For 40 years Jean-Marie Le Pen has ruled one of the most successful and feared ultra-nationalist movements in Europe.
In 2002 he shocked France by winning through to the second round of the presidential election.
But now at 82 years of age, the father of the Front National is ready to step aside and he is backing his daughter Marine to succeed him.
"I didn't take to politics readily," Marine told me. "But then as the daughter of Le Pen, it is probably unavoidable that I entered the fray. Politics swallowed me up."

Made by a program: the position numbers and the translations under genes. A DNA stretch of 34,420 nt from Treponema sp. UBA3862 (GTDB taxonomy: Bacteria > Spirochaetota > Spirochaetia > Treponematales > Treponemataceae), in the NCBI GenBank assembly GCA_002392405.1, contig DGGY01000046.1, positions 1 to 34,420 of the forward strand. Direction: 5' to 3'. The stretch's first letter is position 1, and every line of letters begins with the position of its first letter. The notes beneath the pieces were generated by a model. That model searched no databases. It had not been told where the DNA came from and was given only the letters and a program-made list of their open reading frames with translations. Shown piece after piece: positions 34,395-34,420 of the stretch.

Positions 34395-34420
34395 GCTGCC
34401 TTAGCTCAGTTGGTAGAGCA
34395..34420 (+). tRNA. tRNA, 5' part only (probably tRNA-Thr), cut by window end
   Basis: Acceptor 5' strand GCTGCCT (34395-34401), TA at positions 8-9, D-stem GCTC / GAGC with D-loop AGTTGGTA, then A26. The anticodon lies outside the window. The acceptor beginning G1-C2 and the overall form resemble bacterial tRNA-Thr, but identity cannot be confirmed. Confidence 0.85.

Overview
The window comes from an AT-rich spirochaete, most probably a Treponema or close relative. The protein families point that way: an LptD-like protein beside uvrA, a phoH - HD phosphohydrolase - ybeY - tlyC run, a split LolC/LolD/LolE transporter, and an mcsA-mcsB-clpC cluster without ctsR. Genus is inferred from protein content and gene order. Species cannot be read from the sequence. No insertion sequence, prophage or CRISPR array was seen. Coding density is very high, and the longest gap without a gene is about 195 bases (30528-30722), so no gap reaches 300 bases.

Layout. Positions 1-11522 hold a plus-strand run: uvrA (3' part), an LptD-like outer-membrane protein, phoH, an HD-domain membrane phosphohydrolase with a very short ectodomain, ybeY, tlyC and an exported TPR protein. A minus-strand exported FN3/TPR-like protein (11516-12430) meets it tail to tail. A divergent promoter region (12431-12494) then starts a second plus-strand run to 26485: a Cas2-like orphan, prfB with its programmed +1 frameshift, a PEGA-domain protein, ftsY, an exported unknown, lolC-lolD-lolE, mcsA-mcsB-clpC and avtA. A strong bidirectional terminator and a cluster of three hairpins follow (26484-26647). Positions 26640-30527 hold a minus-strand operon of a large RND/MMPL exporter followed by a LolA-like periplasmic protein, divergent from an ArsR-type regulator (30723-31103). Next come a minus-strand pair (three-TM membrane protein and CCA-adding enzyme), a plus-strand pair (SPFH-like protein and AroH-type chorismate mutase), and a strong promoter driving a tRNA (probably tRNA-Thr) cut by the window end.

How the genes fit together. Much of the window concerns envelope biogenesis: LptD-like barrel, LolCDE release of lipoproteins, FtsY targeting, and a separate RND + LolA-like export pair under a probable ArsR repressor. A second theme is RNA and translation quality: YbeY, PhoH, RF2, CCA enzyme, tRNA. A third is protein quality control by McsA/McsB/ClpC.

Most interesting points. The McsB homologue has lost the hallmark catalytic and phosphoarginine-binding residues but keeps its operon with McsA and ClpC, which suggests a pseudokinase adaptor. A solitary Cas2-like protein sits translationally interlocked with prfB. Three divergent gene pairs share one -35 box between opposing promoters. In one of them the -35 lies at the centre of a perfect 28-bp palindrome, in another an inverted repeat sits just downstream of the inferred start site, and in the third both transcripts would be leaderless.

"Now it is my desire to carry on my father's fight," she says. "I want to strive for what he believed in, what the French people really want. And if I don't do it, I don't think anyone else is capable."
Marine is not lacking in self-confidence. But she is hardly Joan of Arc, the symbol of French sanctity that is the adopted emblem of the FN party.
Invariably she wears jeans and high-heeled shoes. She is a twice-divorced mother of three. She is pro-abortion. She is certainly not the choice of the hard-line Catholics within her party.
But those who meet her agree she is personable and difficult to dislike. Which makes her a formidable politician